llm = ChatNVIDIA(model="ai-llama2-70b", temperature=0.1, max_tokens=1000, top_p=1.0)


doc_chain = load_qa_chain(llm, chain_type="stuff", prompt=QA_PROMPT)

qa = ConversationalRetrievalChain.from_llm(
    combine_docs_chain_kwargs={'prompt': qa_prompt},

Ask any question about Triton Inference Server

Now try using the same prompts and gauging the difference.

query = "What interfaces does Triton support?"
result = qa({"question": query})

NVIDIA Triton Inference Server supports several interfaces, including HTTP/REST and gRPC inference protocols. These interfaces are based on the community-developed KServe protocol. Additionally, Triton Inference Server provides a C API and Java API, which allows it to link directly into your application for edge and other in-process use cases. It also supports various deep learning and machine learning frameworks, including TensorRT, TensorFlow, PyTorch, ONNX, OpenVINO, Python, and RAPIDS FIL, among others.

The LLM recognizes Triton Inference Server correctly with a minimal prompt and responds with a technically detailed response.

query = "But why?"
result = qa({"question": query})

Triton Inference Server supports various interfaces and frameworks to provide flexibility and ease of use for developers and data scientists. By supporting multiple deep learning and machine learning frameworks such as TensorRT, TensorFlow, PyTorch, ONNX, OpenVINO, Python, RAPIDS FIL, and more, Triton Inference Server allows users to deploy any AI model that best suits their project requirements. This interoperability helps in streamlining the AI inferencing process across different platforms, including cloud, data center, edge, and embedded devices, and ensures optimized performance for various query types. Furthermore, Triton Inference Server supports HTTP/REST and gRPC inference protocols, which are widely used and recognized in the industry, making it a versatile solution for AI inference serving.

The LLM now no longer hallucinates as it has knowledge of the domain.

A more complex chain

Now create a more complex chain with two LLMs, one for summarization and another for chat. This improves the overall result in more complicated scenarios. Use Llama2 70B for the first LLM and Mixtral for the chat element in the chain. Add question_generator to generate relevant query prompts. 

llm = ChatNVIDIA(model="ai-llama2-70b")
memory = ConversationBufferMemory(memory_key="chat_history", return_messages=True)
question_generator = LLMChain(llm=llm, prompt=CONDENSE_QUESTION_PROMPT)
chat = ChatNVIDIA(model="ai-mixtral-8x7b-instruct", temperature=0.1, max_tokens=1000, top_p=1.0)
doc_chain = load_qa_chain(chat , chain_type="stuff", prompt=QA_PROMPT)
qa = ConversationalRetrievalChain(

Here’s the next query and response:

query = "What interfaces does Triton support?"
result = qa({"question": query})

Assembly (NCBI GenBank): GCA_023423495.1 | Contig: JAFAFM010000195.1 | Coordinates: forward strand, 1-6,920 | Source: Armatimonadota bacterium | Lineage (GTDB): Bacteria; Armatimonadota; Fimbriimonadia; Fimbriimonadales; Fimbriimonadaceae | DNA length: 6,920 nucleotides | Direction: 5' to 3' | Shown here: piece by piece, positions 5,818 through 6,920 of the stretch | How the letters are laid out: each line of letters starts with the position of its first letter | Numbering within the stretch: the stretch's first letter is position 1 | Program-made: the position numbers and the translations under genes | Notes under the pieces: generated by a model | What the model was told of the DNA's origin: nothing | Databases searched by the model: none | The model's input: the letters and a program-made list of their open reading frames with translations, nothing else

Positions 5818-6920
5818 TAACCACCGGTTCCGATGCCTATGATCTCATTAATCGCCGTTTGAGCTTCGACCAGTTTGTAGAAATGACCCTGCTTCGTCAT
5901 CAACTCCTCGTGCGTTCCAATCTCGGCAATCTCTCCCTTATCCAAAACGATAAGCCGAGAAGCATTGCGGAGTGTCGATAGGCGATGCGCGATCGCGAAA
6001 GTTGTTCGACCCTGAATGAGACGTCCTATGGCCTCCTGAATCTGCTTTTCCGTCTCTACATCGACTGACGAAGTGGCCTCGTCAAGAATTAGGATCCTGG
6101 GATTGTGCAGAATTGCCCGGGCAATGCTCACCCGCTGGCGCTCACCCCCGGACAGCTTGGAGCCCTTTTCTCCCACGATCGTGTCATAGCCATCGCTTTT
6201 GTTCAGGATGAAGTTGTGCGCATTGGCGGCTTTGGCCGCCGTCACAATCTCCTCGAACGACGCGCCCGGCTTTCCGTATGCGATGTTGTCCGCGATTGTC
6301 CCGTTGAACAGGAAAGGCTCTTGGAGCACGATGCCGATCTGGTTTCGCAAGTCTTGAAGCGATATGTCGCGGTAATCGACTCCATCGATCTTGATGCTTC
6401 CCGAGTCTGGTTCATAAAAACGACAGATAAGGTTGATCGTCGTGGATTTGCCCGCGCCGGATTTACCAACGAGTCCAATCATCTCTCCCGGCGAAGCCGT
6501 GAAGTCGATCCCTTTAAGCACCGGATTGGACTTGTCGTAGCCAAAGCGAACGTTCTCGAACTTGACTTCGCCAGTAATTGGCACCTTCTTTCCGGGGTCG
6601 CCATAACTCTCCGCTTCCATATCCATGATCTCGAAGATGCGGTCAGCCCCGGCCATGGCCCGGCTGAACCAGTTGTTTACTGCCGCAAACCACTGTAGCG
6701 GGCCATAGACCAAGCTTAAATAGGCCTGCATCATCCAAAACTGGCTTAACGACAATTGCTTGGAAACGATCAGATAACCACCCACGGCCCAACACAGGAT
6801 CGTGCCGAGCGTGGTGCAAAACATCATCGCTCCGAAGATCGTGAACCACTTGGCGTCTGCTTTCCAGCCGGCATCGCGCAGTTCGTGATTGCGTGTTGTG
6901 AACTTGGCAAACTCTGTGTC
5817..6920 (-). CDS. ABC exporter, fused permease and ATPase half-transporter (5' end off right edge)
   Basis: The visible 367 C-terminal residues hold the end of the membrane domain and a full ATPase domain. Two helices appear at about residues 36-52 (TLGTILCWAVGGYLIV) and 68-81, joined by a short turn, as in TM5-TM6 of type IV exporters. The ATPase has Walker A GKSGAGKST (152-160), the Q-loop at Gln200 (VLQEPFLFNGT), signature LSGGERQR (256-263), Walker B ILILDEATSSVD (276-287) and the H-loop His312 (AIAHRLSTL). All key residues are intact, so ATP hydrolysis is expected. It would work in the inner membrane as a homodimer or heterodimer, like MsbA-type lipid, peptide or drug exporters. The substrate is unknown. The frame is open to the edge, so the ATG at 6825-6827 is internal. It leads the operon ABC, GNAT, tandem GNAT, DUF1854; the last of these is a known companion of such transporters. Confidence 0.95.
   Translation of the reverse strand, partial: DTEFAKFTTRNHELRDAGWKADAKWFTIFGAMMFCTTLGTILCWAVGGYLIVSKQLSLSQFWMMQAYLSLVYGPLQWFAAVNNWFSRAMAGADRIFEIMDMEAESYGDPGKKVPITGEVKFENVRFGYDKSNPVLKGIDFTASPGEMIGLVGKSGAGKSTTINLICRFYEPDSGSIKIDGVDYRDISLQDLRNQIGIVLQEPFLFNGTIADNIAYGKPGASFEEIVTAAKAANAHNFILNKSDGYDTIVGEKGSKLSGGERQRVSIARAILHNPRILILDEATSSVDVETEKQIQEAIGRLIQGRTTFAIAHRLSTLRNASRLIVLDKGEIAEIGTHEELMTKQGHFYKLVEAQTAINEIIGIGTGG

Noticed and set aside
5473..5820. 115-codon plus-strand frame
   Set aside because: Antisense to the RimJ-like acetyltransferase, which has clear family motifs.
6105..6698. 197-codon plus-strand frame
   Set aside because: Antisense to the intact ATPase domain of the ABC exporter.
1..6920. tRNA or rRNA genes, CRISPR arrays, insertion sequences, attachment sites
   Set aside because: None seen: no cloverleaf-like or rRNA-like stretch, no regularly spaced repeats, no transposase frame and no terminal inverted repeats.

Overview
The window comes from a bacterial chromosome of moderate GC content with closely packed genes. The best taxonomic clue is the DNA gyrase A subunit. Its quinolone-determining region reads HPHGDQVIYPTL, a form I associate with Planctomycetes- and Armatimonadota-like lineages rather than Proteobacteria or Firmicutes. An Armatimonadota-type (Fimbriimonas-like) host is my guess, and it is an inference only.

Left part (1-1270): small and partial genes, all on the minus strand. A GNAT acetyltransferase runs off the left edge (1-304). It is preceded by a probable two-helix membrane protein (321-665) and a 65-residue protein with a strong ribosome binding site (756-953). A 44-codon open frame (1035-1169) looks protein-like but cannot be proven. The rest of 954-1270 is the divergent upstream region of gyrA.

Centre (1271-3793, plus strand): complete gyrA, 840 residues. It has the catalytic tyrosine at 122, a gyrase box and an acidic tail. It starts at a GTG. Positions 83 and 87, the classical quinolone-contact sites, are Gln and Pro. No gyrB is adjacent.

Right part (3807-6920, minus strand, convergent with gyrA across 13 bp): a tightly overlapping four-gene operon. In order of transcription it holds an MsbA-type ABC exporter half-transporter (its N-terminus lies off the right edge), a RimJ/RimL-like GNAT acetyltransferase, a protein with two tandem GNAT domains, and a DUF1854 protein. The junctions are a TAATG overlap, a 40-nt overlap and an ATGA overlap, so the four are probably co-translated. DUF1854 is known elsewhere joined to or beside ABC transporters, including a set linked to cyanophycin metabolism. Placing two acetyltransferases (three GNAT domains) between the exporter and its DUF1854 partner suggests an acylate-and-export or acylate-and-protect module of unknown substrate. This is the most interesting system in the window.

The supported interfaces in Triton for inference are: 

* HTTP/REST * GRPC  * Binary Tensor Data Extension * Classification Extension * Generate Extension * Logging Extension * Model Configuration Extension  * Model Repository Extension * Schedule Policy Extension  * Sequence Extension * Shared-Memory Extension * Statistics Extension  * Trace Extension

These interfaces allow for a wide range of use cases, including real-time inference, batched inference, ensemble inference, and audio/video streaming. Additionally, Triton provides a Backend API that allows developers to add custom backends and pre/post-processing operations, as well as support for model pipelines using Ensembling or Business Logic Scripting (BLS).

The response is now summarized in bullets:

query = "But why?"
result = qa({"question": query})

Triton supports many interfaces to provide flexibility and versatility for its users. By supporting multiple deep learning and machine learning frameworks, Triton allows developers to use their framework of choice, making it easier for them to integrate Triton into their existing workflows. This flexibility enables Triton to be used in a wide range of applications, from real-time inference to batch processing, and from cloud-based services to edge devices.

And the follow-up response is also more concise.

How to evaluate

Choosing the right metric for evaluating results is critical for RAG systems. It is not enough to gauge accuracy alone. Relevancy, an absence of hallucinations, and runtime metrics such as average response time must also be considered. 

LangChain includes evaluators for such metrics:

By using these metrics, you can ensure that your RAG systems are accurate, relevant, and free from hallucinations, while also providing fast and efficient responses.


RAG has emerged as a powerful approach, combining the strengths of LLMs and dense vector representations.  By using dense vector representations, RAG models can scale efficiently, making them well-suited for large-scale enterprise applications. 

As LLMs continue to evolve, it is clear that RAG will play an increasingly important role in driving innovation and delivering high-quality, intelligent systems that can understand and generate human-like language.

When building your own RAG pipeline, it’s important to correctly split the vector store documents into chunks by optimizing the chunk size for your specific content and selecting a LLM with suitable context length. For some cases, complex chains of multiple LLMs may be required. To optimize RAG performance and measure success, use a collection of robust evaluators and metrics.

To get started, the full notebook for this post is available as part of the NVIDIA Generative AI Examples repository. For more information about additional models and chains, see NVIDIA AI LangChain endpoints.